3. Tighten up the bottom bracket fully (you did clean and grease it right?)
  4. Add the cranks back on and tighten up the bolts
  5. Check to make sure the chain is still taught
  6. Fin
Overall this took me about an hour and I took my time to clean all of the parts and re-grease where needed too. It's important that you don't put too much grease, or any solvents / lubes etc in the EBB shell. Otherwise it will slip.


Here's the Cannondale EBB from the right (drive) side. You can easily see the circlip in the bore recess.

And here it is from the left side:

This is the EBB once it's out (and cleaned)

This is the bottom bracket that comes with the bike (UK)

Hope this has helped. I certainly wish I had read something like this before trying it!

Thursday, 2 May 2013

10 thoughts on how to survive a sportive

I'm still quite new to sportives; I've done maybe a handful. My first was a hilly 60 miles and from then on it's been 100 mile rides over varying types of terrain. All of them have been challenging, great training and very enjoyable.

Having recently done my first sportive of the year on Sunday, I thought I;d share a few points that if I had known before my first sportive, I probably would have enjoyed it all the more.

  1. Go steady. If you're riding 100 miles don't go off at warp speed. Ride your own ride. I average 15 - 16 mph over the 100 (hilly) miles and that's comfortable for me.
  2. Enjoy yourself. You poor bugger. You actually paid good money to put yourself through this, enjoy it and treat it as a day out with like-minded individuals.
  3. Bring a mobile phone, contact number for the sportive support team and some cash. I saw so many mechanicals at the weekend, but luckily they were all able to call the support team and let them know where they were because of their phone.
  4. Bring basics, such as tools, a spare inner tube and some warmer layers. Arm and leg warmers are great for these as they pack down well and they can make the world of difference. Unless your paying a lot of money for the event, don't expect there to be a support truck following your butt around the course.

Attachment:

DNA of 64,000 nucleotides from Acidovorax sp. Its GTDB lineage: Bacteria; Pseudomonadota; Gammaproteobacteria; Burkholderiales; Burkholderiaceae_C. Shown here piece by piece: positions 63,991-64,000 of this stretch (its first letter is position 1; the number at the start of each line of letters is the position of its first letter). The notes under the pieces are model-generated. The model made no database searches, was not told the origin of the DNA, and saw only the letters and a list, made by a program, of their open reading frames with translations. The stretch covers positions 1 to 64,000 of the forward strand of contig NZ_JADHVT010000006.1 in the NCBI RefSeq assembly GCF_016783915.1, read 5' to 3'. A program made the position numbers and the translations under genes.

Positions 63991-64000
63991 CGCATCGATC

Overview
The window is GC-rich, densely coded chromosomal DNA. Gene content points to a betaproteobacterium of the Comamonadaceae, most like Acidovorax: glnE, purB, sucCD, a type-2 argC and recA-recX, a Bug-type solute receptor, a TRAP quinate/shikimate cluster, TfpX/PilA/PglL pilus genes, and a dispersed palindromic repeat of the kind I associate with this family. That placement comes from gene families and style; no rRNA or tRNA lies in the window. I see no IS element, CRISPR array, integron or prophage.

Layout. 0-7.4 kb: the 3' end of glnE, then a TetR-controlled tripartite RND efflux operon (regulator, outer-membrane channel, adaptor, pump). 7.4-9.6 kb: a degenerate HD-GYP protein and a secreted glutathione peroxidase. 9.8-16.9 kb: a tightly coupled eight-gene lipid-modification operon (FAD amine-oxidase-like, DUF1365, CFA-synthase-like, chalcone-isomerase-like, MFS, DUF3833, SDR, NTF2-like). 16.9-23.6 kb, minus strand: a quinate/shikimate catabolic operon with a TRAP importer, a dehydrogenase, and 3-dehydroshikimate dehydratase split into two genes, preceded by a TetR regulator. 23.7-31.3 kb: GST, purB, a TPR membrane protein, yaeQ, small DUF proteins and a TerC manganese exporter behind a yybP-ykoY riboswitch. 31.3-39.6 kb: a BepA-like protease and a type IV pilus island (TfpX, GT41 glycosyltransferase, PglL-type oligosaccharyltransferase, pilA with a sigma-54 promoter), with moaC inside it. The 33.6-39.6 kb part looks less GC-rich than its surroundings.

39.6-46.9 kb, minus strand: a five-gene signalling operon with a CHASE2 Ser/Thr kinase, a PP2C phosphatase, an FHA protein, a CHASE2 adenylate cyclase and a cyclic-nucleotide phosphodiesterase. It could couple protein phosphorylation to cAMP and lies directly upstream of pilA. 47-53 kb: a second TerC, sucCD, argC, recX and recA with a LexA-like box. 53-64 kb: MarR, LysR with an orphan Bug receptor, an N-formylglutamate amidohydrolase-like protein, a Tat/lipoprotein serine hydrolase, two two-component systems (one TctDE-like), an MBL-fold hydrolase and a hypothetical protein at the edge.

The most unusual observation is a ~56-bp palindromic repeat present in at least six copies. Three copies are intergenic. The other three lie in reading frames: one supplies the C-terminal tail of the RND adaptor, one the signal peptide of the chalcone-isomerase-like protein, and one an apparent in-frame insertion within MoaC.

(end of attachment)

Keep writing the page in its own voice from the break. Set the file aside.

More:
5. Be courteous, draft in turns. If you sit on someone's tail for a while do the right thing and spread the load. Take over and  give them a rest. Repeat as needed. Drafting can save a massive amount of energy!
  6. Make it social. Do say hello to other riders. We're all in the same boat and it's great to just get a nod from someone else. You might make some good chums, or better yet they might let you draft behind them.
  7. Prepare for the hills. Take it easy coming up to them and get the right gear in place. Stand up every now and then to shake off your arms and legs. Get back to it. Keep the rhythm smooth and don't shift your weight around too much.
  8. Arrive early for a good parking spot. Cyclists are early birds and to improve your chances of less stress, get there early for a good parking spot near the registration area. Makes life so much easier before and so much easier afterwards too.
  9. Bring your own food. They provide everything you need, but only after the first 25 miles or so, but before that you need to eat and stay hydrated. Bring a selection of your fav foods (and I'd recommend things that won't appear on the menu of the sportive) and make sure you have the energy needed for the first segment.
  10. Check your bike before you leave in the morning. Double check your gear too. Last thing you need is to get to the event and something's broken. The best way to test it too is to give it a ride. Bring extra tools if you don't have the time before you leave.
I'm sure there's easily more that could be added to that list too.

Wednesday, 1 May 2013

Recommended: dhb road and mountain bike clothes